‘I was a young whippersnapper of a boy and I was thinking; “here’s my chance, I’m going to nail him and put him into the stands if I can. I never got near him, I never got a kick. That was my introduction to league football. He was absolutely fantastic. Great days and a huge learning experience.”
Once he was moved back to centre-back, his career blossomed and he went on to make well over 200 appearances in the ‘Gill’s first team, and despite suffering a broken leg during his time at Priestfield, he was to get the move into the big time that he desired. In 1984, shortly after his recovery, Gillingham were drawn against Everton in a Fourth Round FA Cup game. The tie went to three games, but the first two were 0-0 draws. The spotlight fell upon Gillingham. It was these games that persuaded Norwich City to go after him. They obtained his services, but the actual transfer fee was set by a tribunal – it turned out to be 70,000 pounds. Gillingham thought that they had been short-changed – and as things turned out in years to come – they were! On arrival at Carrow Road, Sir Arthur South who was then the Canaries chairman was to ask Steve if he really thought that he was worth 70 grand!
Bruce joined a club that was bristling with good players; Dave Watson (the two would be opposing captains in a FA Cup Final just over ten years later), John Deehan, Asa Hartford, Mick Channon, and Chris Woods. Just six months after signing, Steve was playing at Wembley in a League Cup Final against Sunderland which they won, and gave him his first senior winner’s medal. It wasn’t to be his last! Just a year after their Wembley triumph, Norwich allowed Dave Watson to return to his home city of Liverpool and join the club which he had always supported as a youngster – Everton. Steve Bruce was named as Norwich City’s club captain.
Around this time, Alex Ferguson was taking over at Manchester United. The team was in something of disarray and were not performing to the high standards required at Old Trafford. Big Ron Atkinson had taken his eye of the ball somewhat and had gotten too close to his players. It was a situation in which a lot of the players took advantage of. Ferguson arrived and it was something of a culture shock to them. One of the problems he encountered was in central defence. It shouldn’t have been because the two incumbents, Kevin Moran and Paul McGrath, were on paper and on form, as good a central defensive pairing as you could find anywhere. However, both were injury prone, and McGrath had off the the field problems to contend with as well. In reserve, there was only young Scotsman Graeme Hogg, and Salfordian Billy Garton.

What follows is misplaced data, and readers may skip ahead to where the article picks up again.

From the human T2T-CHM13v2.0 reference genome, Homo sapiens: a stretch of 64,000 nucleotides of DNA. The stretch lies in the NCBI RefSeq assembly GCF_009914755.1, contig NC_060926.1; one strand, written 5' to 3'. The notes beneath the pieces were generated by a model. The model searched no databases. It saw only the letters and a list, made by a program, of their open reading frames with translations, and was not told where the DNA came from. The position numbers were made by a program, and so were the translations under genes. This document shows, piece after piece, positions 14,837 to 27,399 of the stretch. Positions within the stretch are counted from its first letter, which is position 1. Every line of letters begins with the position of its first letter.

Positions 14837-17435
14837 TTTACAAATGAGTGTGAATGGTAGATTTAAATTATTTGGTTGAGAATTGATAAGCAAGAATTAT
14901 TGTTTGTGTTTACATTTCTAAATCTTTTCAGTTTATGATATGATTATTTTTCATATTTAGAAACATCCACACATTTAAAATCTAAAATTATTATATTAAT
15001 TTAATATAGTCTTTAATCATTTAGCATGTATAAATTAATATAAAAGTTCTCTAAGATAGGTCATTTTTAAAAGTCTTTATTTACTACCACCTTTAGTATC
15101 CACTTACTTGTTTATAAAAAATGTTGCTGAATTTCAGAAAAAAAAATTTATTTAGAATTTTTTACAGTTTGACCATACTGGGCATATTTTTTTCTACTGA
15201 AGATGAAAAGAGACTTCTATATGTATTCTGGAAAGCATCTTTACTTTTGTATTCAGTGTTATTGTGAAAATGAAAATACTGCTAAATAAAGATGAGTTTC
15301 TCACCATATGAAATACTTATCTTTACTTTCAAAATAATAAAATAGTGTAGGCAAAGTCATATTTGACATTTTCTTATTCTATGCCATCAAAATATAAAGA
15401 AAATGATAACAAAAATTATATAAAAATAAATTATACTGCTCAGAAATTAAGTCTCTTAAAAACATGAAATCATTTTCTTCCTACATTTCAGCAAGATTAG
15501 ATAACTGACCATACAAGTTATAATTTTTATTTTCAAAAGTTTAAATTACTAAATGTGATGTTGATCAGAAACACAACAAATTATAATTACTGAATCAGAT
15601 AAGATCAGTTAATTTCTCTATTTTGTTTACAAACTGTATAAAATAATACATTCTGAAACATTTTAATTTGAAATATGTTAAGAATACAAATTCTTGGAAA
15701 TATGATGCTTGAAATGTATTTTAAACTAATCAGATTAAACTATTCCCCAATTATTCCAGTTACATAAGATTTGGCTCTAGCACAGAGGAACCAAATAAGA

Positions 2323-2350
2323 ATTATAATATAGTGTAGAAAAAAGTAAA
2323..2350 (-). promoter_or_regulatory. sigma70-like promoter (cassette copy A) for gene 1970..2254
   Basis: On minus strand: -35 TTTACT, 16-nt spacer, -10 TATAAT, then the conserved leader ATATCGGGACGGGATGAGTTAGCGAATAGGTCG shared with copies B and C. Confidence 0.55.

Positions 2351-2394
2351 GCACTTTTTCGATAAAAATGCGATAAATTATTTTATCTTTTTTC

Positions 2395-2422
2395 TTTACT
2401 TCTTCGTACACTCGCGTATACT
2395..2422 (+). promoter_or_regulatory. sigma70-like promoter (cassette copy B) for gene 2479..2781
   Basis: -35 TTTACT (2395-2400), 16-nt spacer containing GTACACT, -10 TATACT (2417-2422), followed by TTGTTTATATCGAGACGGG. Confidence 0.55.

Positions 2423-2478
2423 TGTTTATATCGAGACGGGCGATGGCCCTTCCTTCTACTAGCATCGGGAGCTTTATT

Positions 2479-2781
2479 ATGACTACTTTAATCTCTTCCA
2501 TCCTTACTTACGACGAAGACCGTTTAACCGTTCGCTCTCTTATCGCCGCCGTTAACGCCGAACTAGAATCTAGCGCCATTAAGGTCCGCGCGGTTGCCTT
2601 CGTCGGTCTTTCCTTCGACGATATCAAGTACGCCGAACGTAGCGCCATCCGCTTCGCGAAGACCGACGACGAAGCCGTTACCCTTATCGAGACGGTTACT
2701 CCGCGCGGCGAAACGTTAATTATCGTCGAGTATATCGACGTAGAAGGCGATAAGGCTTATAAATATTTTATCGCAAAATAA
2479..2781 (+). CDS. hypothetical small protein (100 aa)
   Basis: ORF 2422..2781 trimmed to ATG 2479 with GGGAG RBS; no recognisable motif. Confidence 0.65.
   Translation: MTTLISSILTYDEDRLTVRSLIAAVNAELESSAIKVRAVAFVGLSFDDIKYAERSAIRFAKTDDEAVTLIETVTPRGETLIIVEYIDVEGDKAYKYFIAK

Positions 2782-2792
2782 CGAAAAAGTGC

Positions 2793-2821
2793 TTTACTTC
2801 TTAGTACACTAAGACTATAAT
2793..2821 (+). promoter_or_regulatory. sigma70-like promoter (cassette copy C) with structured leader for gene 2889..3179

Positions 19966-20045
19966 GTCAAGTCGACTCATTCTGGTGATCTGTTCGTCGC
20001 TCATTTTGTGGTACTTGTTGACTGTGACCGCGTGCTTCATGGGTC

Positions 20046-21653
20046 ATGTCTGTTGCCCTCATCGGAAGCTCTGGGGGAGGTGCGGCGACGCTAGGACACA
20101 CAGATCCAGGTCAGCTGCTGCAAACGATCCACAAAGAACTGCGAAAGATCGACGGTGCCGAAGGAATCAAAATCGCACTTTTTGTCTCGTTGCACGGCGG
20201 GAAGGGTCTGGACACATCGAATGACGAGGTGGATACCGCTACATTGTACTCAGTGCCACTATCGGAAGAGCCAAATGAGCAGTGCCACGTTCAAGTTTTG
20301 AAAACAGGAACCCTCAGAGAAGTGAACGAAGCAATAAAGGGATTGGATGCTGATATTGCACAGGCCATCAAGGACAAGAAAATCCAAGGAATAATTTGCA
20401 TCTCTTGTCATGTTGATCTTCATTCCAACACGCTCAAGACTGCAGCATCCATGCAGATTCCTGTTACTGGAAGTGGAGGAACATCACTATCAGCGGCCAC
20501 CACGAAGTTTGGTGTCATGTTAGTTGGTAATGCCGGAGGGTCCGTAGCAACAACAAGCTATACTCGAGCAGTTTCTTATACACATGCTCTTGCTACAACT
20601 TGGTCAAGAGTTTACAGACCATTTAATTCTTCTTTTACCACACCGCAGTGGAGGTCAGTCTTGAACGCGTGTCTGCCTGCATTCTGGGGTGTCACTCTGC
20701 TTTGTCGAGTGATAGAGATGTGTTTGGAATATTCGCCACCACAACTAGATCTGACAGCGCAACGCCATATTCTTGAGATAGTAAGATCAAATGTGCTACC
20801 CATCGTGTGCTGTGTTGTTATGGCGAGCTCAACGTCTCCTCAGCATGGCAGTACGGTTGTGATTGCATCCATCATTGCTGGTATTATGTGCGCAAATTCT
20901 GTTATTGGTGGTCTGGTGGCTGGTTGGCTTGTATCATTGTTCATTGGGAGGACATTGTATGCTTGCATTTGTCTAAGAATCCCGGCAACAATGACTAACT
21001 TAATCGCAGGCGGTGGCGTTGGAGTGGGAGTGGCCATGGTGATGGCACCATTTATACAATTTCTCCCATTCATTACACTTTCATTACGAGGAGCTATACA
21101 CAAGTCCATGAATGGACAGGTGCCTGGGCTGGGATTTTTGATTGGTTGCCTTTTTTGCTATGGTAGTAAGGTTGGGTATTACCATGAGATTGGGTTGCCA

Ferguson tried combinations of all four players over a period of 18 months, but he wasn’t getting what he wanted. He looked for replacements. For Manchester United followers, it caught them by surprise when he brought Steve Bruce to Old Trafford from Carrow Road after paying Norwich City some 800, 000 pounds. In just four years, Bruce had moved from tiny Gillingham, to the biggest club in the country. For Norwich City, they had made a profit of some three-quarters of a million pounds. What attracted Ferguson to Bruce? There’s no doubt that in addition to his being a terrific defender who also scored his fair share of goals, and his capacity for hard work, determination to succeed, Ferguson saw that he was also a good leader. At the time, Bruce was almost 27 years old, and was in his prime.
When Bruce arrived at Old Trafford, it must have been somewhat of a little bit of a shock to him in that there were some really strong characters in the dressing room. Bryan Robson was skipper, Chris Turner, Gordon Strachan, Norman Whiteside, Paul McGrath, Kevin Moran, Viv Anderson, and Brian McClair. He’d arrived in the December of 1987, and by the end of the season had played alongside all four of the other centre backs – Kevin Moran, Graeme Hogg, Paul McGrath, and Billy Garton. With all the talent available at the club, it was evident to him that the team had been underperforming. Ferguson had begun to rebuild the club on the day he’d arrived. He completely reorganized the club’s scouting structure, and began to sort out the senior players as well. There was no doubt that there was a drinking culture at United and it took him some time to sort it out. Some of the players he inherited were definitely past their sell by date. Towards the end of his first season in charge, he sold Peter Barnes, Mark Higgins, John Sivaebek, Terry Gibson and Frank Stapleton, whilst Gary Bailey had his contract cancelled due to injury. In Came Viv Anderson, Brian McClair, and then Steve Bruce. The following season, Remi Moses had to retire due to injury, but the following players were also allowed to leave; Arthur Albiston, Graeme Hogg, Kevin Moran, Chris Turner, Jesper Olsen, Peter Davenport, and Liam O’Brien. In Came Jim Leighton, Mark Hughes, Lee Sharpe, Mal Donaghy, and the infamous Ralph Milne.